[PDF] ↠ The Fellowship of the Ring Author J.R.R. Tolkien – Furosemidelasix.info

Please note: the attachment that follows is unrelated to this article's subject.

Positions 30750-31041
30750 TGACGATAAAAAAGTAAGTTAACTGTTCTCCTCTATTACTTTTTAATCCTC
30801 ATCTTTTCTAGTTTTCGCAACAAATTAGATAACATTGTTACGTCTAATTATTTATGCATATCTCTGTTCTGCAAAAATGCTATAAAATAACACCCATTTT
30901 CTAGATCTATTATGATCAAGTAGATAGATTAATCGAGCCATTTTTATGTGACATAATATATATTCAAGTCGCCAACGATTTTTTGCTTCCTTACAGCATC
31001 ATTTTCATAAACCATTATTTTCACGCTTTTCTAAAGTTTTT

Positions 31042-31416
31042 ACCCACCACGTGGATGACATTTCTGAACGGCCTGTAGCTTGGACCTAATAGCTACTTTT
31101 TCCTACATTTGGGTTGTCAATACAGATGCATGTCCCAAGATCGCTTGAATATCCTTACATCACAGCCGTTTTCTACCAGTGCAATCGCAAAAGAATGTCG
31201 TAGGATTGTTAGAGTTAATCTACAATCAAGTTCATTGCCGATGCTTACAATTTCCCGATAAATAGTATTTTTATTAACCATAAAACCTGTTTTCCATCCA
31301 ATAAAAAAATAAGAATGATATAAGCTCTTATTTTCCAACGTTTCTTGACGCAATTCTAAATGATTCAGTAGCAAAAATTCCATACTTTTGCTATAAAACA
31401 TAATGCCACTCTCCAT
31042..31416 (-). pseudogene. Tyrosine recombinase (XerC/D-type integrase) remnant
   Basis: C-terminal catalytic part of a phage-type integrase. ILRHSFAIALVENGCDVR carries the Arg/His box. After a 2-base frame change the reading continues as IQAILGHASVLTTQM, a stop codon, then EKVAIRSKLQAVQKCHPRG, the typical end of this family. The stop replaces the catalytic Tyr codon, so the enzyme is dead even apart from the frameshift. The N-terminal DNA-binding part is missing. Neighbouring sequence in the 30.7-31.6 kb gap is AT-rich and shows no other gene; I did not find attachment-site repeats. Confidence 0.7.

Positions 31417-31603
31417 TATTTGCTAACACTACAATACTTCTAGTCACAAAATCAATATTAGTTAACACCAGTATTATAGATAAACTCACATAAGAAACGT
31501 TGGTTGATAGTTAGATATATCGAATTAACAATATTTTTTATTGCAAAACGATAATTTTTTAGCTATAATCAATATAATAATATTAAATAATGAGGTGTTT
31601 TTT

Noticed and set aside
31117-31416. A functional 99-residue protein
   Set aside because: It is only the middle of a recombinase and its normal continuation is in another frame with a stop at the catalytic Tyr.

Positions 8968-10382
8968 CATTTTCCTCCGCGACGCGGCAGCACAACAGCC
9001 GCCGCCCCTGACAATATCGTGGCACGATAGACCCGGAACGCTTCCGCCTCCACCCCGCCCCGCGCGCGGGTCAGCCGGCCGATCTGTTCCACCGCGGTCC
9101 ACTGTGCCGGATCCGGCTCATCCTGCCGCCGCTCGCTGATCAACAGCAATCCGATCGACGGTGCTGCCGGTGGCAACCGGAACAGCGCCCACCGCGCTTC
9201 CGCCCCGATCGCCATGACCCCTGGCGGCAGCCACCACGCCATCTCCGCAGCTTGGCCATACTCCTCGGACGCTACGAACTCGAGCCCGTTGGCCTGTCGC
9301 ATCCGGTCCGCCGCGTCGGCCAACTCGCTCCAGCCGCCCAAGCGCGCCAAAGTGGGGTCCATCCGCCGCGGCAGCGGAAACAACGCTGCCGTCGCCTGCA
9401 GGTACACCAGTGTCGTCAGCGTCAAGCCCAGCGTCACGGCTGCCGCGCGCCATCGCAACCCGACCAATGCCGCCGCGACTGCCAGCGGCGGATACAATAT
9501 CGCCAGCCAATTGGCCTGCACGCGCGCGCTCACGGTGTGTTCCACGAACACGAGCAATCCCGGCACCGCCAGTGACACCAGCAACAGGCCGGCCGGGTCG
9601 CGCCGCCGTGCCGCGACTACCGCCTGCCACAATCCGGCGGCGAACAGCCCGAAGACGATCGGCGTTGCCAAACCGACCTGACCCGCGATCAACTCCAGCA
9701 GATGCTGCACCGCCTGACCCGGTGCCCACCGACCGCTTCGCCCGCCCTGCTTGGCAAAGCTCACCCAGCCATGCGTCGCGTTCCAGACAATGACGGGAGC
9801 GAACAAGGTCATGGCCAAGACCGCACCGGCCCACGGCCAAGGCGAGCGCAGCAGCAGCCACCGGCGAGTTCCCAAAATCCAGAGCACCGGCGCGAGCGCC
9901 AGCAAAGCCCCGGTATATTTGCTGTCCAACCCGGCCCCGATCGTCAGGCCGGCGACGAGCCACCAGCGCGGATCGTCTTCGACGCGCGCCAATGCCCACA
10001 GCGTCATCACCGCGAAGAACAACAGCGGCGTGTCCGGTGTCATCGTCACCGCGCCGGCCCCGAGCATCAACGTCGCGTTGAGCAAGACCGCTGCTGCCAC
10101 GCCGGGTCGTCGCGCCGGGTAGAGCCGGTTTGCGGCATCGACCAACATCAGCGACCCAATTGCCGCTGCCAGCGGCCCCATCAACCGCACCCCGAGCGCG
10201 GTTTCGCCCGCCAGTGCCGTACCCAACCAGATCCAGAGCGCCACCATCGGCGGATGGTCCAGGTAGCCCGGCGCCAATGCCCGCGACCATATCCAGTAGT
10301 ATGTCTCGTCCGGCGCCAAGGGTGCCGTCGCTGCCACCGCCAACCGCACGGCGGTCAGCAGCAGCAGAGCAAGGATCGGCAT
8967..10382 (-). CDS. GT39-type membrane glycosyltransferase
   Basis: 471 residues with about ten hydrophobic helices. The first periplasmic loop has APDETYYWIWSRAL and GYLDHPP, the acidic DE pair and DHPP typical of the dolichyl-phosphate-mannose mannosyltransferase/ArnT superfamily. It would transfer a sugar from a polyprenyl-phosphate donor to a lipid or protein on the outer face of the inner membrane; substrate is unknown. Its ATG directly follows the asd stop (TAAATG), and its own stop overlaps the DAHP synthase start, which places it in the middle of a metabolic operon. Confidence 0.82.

The Fellowship of the Ring The First Part Of J.R.R Tolkien S Epic Adventure The Lord Of The Rings.In A Sleepy Village In The Shire, A Young Hobbit Is Entrusted With An Immense Task He Must Make A Perilous Journey Across Middle Earth To The Cracks Of Doom, There To Destroy The Ruling Ring Of Power The Only Thing That Prevents The Dark Lord S Evil Dominion.Thus Begins J.R.R Tolkien S Classic Tale, Which Continues In The Two Towers And The Return Of The King. All that is gold does not glitter,Not all those who wander are lost The old that is strong does not wither,Deep roots are not reached by the frost.From the ashes a fire shall be woken,A light from the shadows shall spring Renewed shall be blade that was broken,The crownless again shall be kingLife is, indeed, a box of chocolates No matter how much we prepare for it, we will never be ready Truth be told, no one ever is such is the mystery that life has to offer, as we don t get to chooAll that is gold does not glitter,Not all those who wander are lost The old that is strong does not wither,Deep roots are not reached by the frost.From the ashes a fire shall be woken,A light from the shadows shall spring Renewed shall be blade that was broken,The crownless again shall be kingLife is, indeed, a box of chocolates No matter how much we prepare for it, we will never be ready Truth be told, no one ever is such is the mystery that life has to offer, as we don t get to choose our own time, so to speakI wish it need not have happened in my time, said Frodo So do I, said Gandalf, and so do all who live to see such times But that is not for them to decide All we have to decide is what to do with the time that is given usSometimes, the image that we conjure for ourselves doesn t necessarily match or mirror life itself At those times, we often feel inadequate, overwhelmed, and beaten, yet we continue living even though we ve suffered enough, our own grief is too great to bear, and that our losses cannot truly be mendedMany that live deserve death And some that die deserve life Can you give it to them Then do not be too eager to deal out death in judgement For even the very wise cannot see all endsHowever, beyond these conditions, we rise above them, grow beyond them Humans always have the capacity to change the world for the better if possible or even change oneself if one so ever desires it with the intensity of our spirit matching the fervour of our heartThe world is indeed full of peril, and in it there are many dark places but still there is much that is fair, and though in all lands love is now mingled with grief, it grows perhaps the greaterWe tell ourselves that the magic is in the journey and not in the destination Perchance, the allegory of this book reflects that of life generally, morally, historically, and even spiritually It might also allude to Galadriel s Mirror showingthings that were, and things that are, and things that yet may beWhatever interpretation you might have for this timeless magnum opus, the burden is laid upon you, for the Shadow will always grow and succumbing to the One Ring s call will always bring forth utter destruction lest we learn the simplest and most significant lesson of them allThree Rings for the Elven kings under the sky,Seven for the Dwarf lords in their halls of stone,Nine for Mortal Men doomed to die,One for the Dark Lord on his dark throneIn the Land of Mordor where the Shadows lie.One Ring to rule them all, One Ring to find them,One Ring to bring them all and in the darkness bind themIn the Land of Mordor where the Shadows lieAll I know is that we are put here in this world to play a part that we have yet to see Some of us might be a Frodo for we bear a burden too great or even a Sam who doesn t even know what he truly wants but perceives that he has a purpose that lies beyond the Shire and that he has to see it through to the end We might even be a Merry or Pippin who willstick to you through thick and thin to the bitter end And you can trust us to keep any secret of yours closer than you keep it yourselfMayhap, a Gandalf, a servant of the Secret Fire, a wielder of the Flame of Anor, telling others to flee and holding his ground to fight the Flame of Ud n Much like the Fellowship, there will always be someone who will be there to help you bear the burden, whatever what that might be When night is about you, always remember that courage will always be found in the most unlikely places and that hope is but a chink in the curtain that lets the light through Audiobook rating narrated by Rob Inglis Narrative voice style Vocal characterisation Inflexion intonation Voice quality Audiobook verdict Good performance overall Never have I been so sad to give a low rating to such a revered book I m so sorry I can t tell you how sorry I am.Again, I m so sorry, but I found this book unbelievably dull I really am so, so sorry I m desperately sad about this This series has been such a foundation for modern day fantasy that I m incredibly disappointed in myself for not liking this I have always wanted to be a Tolkien fangirl I ve always wanted to learn Elvish and get completely offended la Stephen Colbert but I ca Never have I been so sad to give a low rating to such a revered book I m so sorry I can t tell you how sorry I am.Again, I m so sorry, but I found this book unbelievably dull I really am so, so sorry I m desperately sad about this This series has been such a foundation for modern day fantasy that I m incredibly disappointed in myself for not liking this I have always wanted to be a Tolkien fangirl I ve always wanted to learn Elvish and get completely offended la Stephen Colbert but I can t I just can t I want so desperately to love Tolkien, but it just ain t happening I ve been trying this book for 17 years Tolkien and I have a sad history I ve always been a book lover, when I was young, I would persist through any book, no matter how trying The Hobbit was the first book that made me fall asleep It s memorable to me because that s the first time, and only the second time it s ever happened The other book that made me fall asleep You guessed it The Fellowship of the Ring I tried The Fellowship in 10th grade I couldn t get past Bilbo s birthday party I tried it again almost 10 years ago when I was stuck in bed for several days due to, oh, a giant surgical wound in my neck My doctor said I had to stay in bed for a few days So, I reasoned, what better way than to resume my attempt at reading one of the greatest literary classics of all time than whole having no other option Audiobook it was I didn t last past Tom Bombadil before I decided, fuck this, I m going to head to the gym with a bloody bandage on my neck True story I got a lot of really weird looks My doctor gave me a prescription for Vicodin because he was concerned the pain would be too much to bear Apparently, I didn t even need the Vicodin because that pedophile Tom Bombadil put me right to sleep.Seriously, were it not for the fact that it is written by Tolkien, I would have hated this book It was so unbelievably dull There were parts, that to a Tolkien amateur like me, didn t have a whit of relevance or anything interesting to add to the plot namely, say, the first 700 pages of the book Seriously, what the fuck is up with the farmer and Tom Bombadil The plot was all sorts of disjointed Some parts just didn t make any sense Tolkien is a linguist at heart, and it shows, because all the famous quotes we know from him are just sound bytes In context, sometimes they don t really make any sense All the poems and songs are in there to sound pretty, and frankly, they bored the fuck out of me.For instance, in the middle of a serious dinner party where the company is just trying to decide what to do about the ring surely a simple task , all of a sudden little Frodo stands up and solemnly announces All that is gold does not glitter,Not all those who wander are lost The old that is strong does not wither,Deep roots are not reached by the frost.From the ashes a fire shall be woken,A light from the shadows shall spring Renewed shall be blade that was broken,The crownless again shall be king I was like what the fuck, man Where did that come from It makes absolutely no sense in the context of the scene Oh, sure, it s an inside thing on how Aragorn was the secret king, but nobody knew that Everyone, elf, hobbit, dwarf, and me would have thought he was completely high on some elven grass.Let me make this clear I do not, for an instance, doubt Tolkien s literary value I think he has been an inspiration to generations of writers, artists, hell, gamers My beloved World of Warcraft game featured elves, pretty much every fantasy book we have these days have been inspired in one way or another by Tolkien Again, he was an amazing linguist, his work developing the Elvish tongue, among others, as well as his efforts in developing the rich, fantastic history of the world within his books is not to be disregarded by any means.But again, he is a linguist He is a scholar He may be the most brilliant one of those in the world, an inspiration to generations, but for me, personally, his writing is not to my tastes.But damn, the movies were amazing I refuse to write a review for one of the best books ever written Asking a serious fantasy fan to write a review for Lord of the Rings is like asking a Christian to write a review for The Bible So instead I will supply you with this graph I refuse to write a review for one of the best books ever written Asking a serious fantasy fan to write a review for Lord of the Rings is like asking a Christian to write a review for The Bible So instead I will supply you with this graph Authors who inspire a movement are usually misunderstood, especially by those they have inspired, and Tolkien is no exception, but one of the biggest misconceptions about Tolkien is the idea that he is somehow an innovator of fantasy He did add a number of techniques to the repertoire of epic fantasy writers, and these have been dutifully followed by his many imitators, but for the most part, these techniques are littlethan bad habits.Many have called Tolkien by such epithets as The Fa Authors who inspire a movement are usually misunderstood, especially by those they have inspired, and Tolkien is no exception, but one of the biggest misconceptions about Tolkien is the idea that he is somehow an innovator of fantasy He did add a number of techniques to the repertoire of epic fantasy writers, and these have been dutifully followed by his many imitators, but for the most part, these techniques are littlethan bad habits.Many have called Tolkien by such epithets as The Father of Fantasy , but anyone who makes this claim simply does not know of the depth and history of the fantasy genre For those who are familiar with the great and influential fantastical authors, from Ovid and Ariosto to Eddison and Dunsany to R.E Howard and Fritz Leiber, it is clear that, long before Tolkien, fantasy was already a complex, well established, and even a respected literary genre.Eddison s work contains an invented world, a carefully constructed and well researched archaic language, a powerful and unearthly queen, and a central character who is conflicted and lost between the forces of nobility and darkness Poul Anderson s The Broken Sword , which came out the same year as The Fellowship of the Ring, has distant, haughty elves, deep delving dwarves, a broken sword which must be reforged, an epic war between the armies of light and darkness, another central character trapped between those extremes, and an interweaving of Christian and Pagan worldviews.So, if these aspects are not unique to Tolkien, then what does set him apart Though Dunsany, Eddison, and Anderson all present worlds where light and dark come into conflict, they present these conflicts with a subtle and often ironic touch, recognizing that morality is a dangerous thing to present in absolutes Tolkien or C.S Lewis , on the other hand, has no problem in depicting evil as evil, good as good, and the only place they meet is in the temptation of an honest heart, as in Gollum s case and even then, he is not like Eddison s Lord Gro or Anderson s Scafloc, characters who live under an alternative view of the world, but instead fluctuates between the highs and lows of Tolkien s dualistic morality.It is a dangerous message to make evil an external, irrational thing, to define it as the unknown that opposes us , because it invites the reader to overlay their own morality upon the world, which is precisely what most modern fantasy authors tend to do, following Tolkien s example Whether it s Goodkind s Libertarianism or John Norman s sex slave fetish, its very easy to simply create a magical allegory to make one side right and the other side wrong , and you never have to develop a dramatic narrative that actually explores the soundness of those ideas Make the good guys dress in bright robes or silvery maile and the bad guys in black, spiky armor, and a lot of people will never notice that all the good guys are White, upper class men, while all the bad guys are brutish foreigners , and that both sides are killing each other and trying to rule their little corner of the world.In Tolkien s case, his moral view was a very specific evocation of the ideal of Merrie England , which is an attempt by certain stodgy old Tories like Tolkien to rewrite history so that the nobility were all good and righteous leaders, the farmers were all happy in their proper place working a simple patch of dirt , while both industrialized cultures and the primitives who resided to the South and East were the enemy bent on despoiling the natural beauty of England despite the fact that the isles had been flattened, deforested, and partitioned a thousand years before.Though Tom Bombadil remains as a strangely incoherent reminder of the moral and social complexity of the fantasy tradition upon which Tolkien draws, he did his best to scrub the rest clean, spending years of his life trying to fit Catholic philosophywholly into his Pagan adventure realm But then, that s often how we think of Tolkien bent over his desk, spending long hours researching, note taking, compiling, and playing with language Even those who admit that Tolkien demonstrates certain racist, sexist, and classicist leanings as, indeed, do many great authors still praise the complexity of his world building.And any student of the great Epics, like the Norse Eddas, the Bible, or the Shahnameh can see what Tolkien is trying to achieve with his worldbuilding those books presented grand stories, but were also about depicting a vast world of philosophy, history, myth, geography, morality and culture They were encyclopedic texts, intended to instruct their people on everything important in life, and they are extraordinarily valuable to students of anthropology and history, because even the smallest detail can reveal something about the world which the book describes.So, Tolkien fills his books with troop movements, dull songs, lines of lineage, and references to his own made up history, mythology, and language He has numerous briefly mentioned side characters and events because organic texts like the epics, which were formed slowly, over time and compiled from many sources often contained such digressions He creates characters who have similar names which is normally a stupid thing to do, as an author, because it is so confusing but he s trying to represent a hereditary tradition of prefixes and suffixes and shared names, which many great families of history had So Tolkien certainly had a purpose in what he did, but was it a purpose that served the story he was trying to tell Simply copying the form of reality is not what makes good art Art is meaningful it is directed It is not just a list of details everything within is carefully chosen by the author to make up a good story The addition of detail is not the same as adding depth, especially since Tolkien s world is not based on some outside system it is whatever he says it is It s all arbitrary, which is why the only thing that grants a character, scene, or detail purpose is the meaning behind it Without that meaning, then what Tolkien is doing is just a very elaborate thought exercise Now, it s certainly true that many people have been fascinated with studying it, but that s equally true of many thought exercises, such as the rules and background of the Pokemon card game, or crossword puzzles.Ostensibly, Scrabble supposedly is a game for people who love words and yet, top Scrabble players sit an memorize lists of words whose meaning they will never learn Likewise, many literary fandom games become littlethan word searches find this reference, connect that name to this character but which have no meaning or purpose outside of that The point of literary criticism is always to lead us back to human thought and ideas, to looking at how we think and express ourselves If a detail in a work cannot lead us back to ourselves, then it is nothan an arbitrary piece of chaff.The popularity of Tolkien s work made it acceptable for other authors to do the same thing, to the point that whenever I hear a book lauded for the depth of its world building , I expect to find a mess of obsessive detailing, of piling on so many inconsequential facts and figures that the characters and stories get buried under the scree, as if the author secretly hopes that by spending most of the chapter describing the hero s cuirass, we ll forget that he s a bland archetype who only succeeds through happy coincidence and deus ex machina against an enemy with no internal structure or motivation.When Quiller Couch said authors should murder their darlings , this is what he meant just because you have hobbies and opinions does not mean you should fill your novel with them Anything which does not materially contribute to the story, characters, and artistry of a work can safely be left out Tolkien s embarrassment of detail also produced a huge inflation in the acceptable length of fantasy books, leading to the meandering, unending series that fill bookstore shelves today.Now, there are several notable critics who have lamented the unfortunate effect that Tolkien s work has had on the genre, such as in Moorcock sEpic Poohand Mieville s diatribe about every modern fantasy author being forced to come to terms with the old don s influence I agree with their deconstructions, but for me, Tolkien isn t some special author, some fantasy granddad looming over all He s just a bump in the road, one author amongst many in a genre that stretches back thousands of years into our very ideas of myth and identity, and not one of theinteresting onesHis ideas weren t unique, and while his approach may have been unusual, it was only because he spent a lifetime trying obsessively to make something artificial seemnatural, despite the fact that the point of fantasy and fiction in general is to explore the artificial, the human side of the equation, to look at the world through the biased lens of our eye and to represent some odd facet of the human condition Unfortunately, Tolkien s characters, structure, and morality are all too flat to suggest much, no matter how many faux organic details he surrounds them with.My Fantasy Book Suggestions